Fall is creeping up on us faster than ever, made clear by those damn Halloween superstores popping up everywhere. Oy vey.
But fall also means a new slew of produce to play with: squash, mushrooms, potatoes, pumpkins, quince and on down the line. But before we hoard colorful gourds and stock up on crispy apples, let’s discuss storage. Thrilling.
You may not know it, but many of our cherished fall fruits and veggies run with the bad crowd. Don’t be fooled by their demure exterior, potatoes, apples and onions have something to hide. Despite their lack of mischievous intentions, these produce bandits will cause your other food spoil exponentially faster.
Knowledge is power, my friend. With these trusty tips, you’ll be able to wrangle in these offenders in no time, increasing the shelf life of both that rogue red onion and those sweet strawberries it has its eye on.
These delicious-when-fried apples of the earth are finicky little suckers, and can either sprout, sweeten or shrivel up at the drop of a hat leaving them inedible. Like us, they are living, breathing creatures made up mostly of water yet they hate humidity. Ironic, isn’t it.To keep them at their optimum crispy texture, store unwashed potatoes in a paper or plastic bag (with air holes) in a dark, dry and cool place like a garage, pantry or closet. The fridge doesn’t count! The refrigerator will increase the chances of fermentation.
So if you don’t intend to make vodka, keep ’em out of the fridge. Plus potatoes, also like humans, emit a gas that will spoil anything in it’s immediate vicinity. Yet another reason, to keep them all by their lonesome instead of letting them commingle with the more delicate produce.Mature potatoes will keep for up to 2 months. Those of the ‘new’ variety, will only keep for a week.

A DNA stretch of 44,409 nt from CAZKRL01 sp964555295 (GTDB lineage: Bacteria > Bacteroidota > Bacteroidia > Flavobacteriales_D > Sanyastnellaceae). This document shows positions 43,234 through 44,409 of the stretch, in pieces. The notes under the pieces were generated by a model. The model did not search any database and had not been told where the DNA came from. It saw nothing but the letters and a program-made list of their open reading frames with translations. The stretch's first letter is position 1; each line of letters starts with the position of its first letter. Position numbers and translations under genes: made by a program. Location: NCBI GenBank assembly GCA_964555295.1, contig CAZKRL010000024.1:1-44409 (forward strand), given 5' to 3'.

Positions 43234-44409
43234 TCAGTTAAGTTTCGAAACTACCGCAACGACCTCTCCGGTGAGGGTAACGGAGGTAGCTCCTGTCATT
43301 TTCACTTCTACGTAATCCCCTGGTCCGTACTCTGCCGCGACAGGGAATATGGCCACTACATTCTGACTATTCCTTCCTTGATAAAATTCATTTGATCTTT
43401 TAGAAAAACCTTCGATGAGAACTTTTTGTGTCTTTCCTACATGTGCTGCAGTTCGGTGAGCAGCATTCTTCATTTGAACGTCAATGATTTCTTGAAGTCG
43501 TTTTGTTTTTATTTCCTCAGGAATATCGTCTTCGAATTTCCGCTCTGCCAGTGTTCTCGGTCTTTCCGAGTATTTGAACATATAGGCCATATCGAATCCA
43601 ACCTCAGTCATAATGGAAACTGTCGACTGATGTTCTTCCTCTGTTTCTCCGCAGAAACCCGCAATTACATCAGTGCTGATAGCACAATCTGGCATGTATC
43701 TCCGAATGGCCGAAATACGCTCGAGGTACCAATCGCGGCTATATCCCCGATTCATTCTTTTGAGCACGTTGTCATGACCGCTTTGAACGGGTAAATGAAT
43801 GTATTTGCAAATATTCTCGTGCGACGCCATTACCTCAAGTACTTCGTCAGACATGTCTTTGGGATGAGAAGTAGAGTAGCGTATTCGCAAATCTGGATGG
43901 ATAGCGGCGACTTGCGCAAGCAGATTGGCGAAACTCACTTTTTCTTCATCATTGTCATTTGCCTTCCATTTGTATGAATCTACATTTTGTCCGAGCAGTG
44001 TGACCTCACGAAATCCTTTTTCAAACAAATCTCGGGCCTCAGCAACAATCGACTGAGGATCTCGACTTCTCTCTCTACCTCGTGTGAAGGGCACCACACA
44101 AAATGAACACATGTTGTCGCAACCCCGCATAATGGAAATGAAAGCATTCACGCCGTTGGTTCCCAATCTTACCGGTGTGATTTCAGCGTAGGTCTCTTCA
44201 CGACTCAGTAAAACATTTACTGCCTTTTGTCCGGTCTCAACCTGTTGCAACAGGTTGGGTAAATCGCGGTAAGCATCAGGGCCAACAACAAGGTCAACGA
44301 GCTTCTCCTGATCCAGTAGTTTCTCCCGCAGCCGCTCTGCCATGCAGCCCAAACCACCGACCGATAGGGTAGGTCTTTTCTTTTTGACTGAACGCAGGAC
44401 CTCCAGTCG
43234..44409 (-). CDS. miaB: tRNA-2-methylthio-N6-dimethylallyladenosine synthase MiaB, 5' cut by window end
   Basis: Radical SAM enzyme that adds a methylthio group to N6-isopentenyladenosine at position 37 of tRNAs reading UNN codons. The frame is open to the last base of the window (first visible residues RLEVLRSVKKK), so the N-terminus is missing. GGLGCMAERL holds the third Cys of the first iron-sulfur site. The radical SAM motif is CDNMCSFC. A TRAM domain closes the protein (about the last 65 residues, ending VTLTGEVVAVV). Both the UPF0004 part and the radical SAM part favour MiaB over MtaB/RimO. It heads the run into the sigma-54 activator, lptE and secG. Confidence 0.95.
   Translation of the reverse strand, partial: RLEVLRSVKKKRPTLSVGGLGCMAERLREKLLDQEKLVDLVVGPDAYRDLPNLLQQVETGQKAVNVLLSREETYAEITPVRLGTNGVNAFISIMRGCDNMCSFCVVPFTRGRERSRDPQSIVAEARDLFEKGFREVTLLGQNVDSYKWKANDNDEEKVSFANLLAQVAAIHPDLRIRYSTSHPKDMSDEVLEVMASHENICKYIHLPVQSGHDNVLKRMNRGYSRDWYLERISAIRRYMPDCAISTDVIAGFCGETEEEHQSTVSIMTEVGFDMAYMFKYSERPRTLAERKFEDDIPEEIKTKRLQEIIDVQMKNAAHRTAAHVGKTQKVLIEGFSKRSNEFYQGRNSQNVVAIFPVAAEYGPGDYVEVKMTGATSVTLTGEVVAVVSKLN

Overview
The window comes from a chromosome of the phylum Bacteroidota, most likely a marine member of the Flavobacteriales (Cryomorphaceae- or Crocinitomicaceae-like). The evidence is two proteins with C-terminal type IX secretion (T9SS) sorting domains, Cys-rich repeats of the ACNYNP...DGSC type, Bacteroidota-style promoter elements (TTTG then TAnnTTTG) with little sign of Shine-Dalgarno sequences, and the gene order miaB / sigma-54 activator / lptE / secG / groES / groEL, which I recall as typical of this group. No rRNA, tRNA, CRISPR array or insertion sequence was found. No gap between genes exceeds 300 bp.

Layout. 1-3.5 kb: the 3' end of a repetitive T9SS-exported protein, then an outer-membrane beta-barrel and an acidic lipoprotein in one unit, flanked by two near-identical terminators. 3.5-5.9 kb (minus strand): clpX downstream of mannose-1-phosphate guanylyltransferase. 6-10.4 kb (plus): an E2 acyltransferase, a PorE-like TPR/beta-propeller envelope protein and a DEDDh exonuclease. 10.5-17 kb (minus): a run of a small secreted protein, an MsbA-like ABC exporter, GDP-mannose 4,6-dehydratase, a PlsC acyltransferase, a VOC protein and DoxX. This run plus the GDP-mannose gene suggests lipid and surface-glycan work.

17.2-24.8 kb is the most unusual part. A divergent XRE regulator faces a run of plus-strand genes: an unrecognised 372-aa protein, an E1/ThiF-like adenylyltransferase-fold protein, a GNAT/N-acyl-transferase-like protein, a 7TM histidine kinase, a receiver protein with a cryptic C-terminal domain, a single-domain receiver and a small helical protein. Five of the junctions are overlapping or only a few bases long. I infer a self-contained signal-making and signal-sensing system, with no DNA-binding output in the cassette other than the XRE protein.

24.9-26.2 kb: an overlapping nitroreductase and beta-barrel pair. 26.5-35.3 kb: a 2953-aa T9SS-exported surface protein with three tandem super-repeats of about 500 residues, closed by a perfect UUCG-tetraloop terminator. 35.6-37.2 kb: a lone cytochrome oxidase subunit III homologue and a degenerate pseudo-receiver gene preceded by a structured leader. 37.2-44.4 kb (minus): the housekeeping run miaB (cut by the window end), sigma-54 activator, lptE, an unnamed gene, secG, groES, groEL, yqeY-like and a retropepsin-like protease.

Just like potatoes, onions tend to cause trouble, harming their neighbors with yet another pungent gas. So they are better off alone. Pull off any of the flaky, dry bits to clean them up. This might seem a bit off, but honestly panty hose is key. Cut off the leg of an old pair, and drop in the onions, tying a not in between each onion. Whenever you need an onion, just cut the bottom onion out! Hang the onions in your pantry, garage or kitchen as long as it is a cool, dry place.
For those without an excess of panty hose, a plastic bag with holes will also suffice.This is again a ‘No Fridge’ vegetable. There is just too much moisture in there, making your onions slimy. If you encounter a slimy onion, throw that sucker out. Trust me, you’ll be better off. Yellow onions store the best. All others like white, red and brown are slightly more perishable.
As we turn to our last bad seed, you may be noticing a few patterns here so let’s recap:
The humidity is too high for these guys, and they can’t be trusted around other produce.
They need a cool, dark and dry place to live
Don’t wash them until you need them.
Washing them introduces moisture, speeding up spoilage, defeating the entire purpose of this diatribe.
So what else do we need to know about storing apples? Keep them in a plastic bag with air holes in a cool, dark place. Now apples are one exception to the no-fridge rule. They are actually quite content sitting in somewhat frozen comfort, as long as it’s not below 30F and they are kept isolated from others. This sequestering is not just for the benefit of the other refrigerator inhabitants, but to protect the apple as well. Apples are porous, and tend to absorb whatever flavors are hanging around in the air. So if it is an option, your safest bet is a pantry or garage setting because a salmon apple would NOT be a ‘cool hybrid’.
When stored properly, apples can stay in great condition for up to 5 months. It seems like there are a gazillion varieties of apples nowadays, and they all ripen at different rates. So store each variety separately if you are stocking up.
Is there a fruit or veggie you are curious about? Let me know and you might just see it in a future post!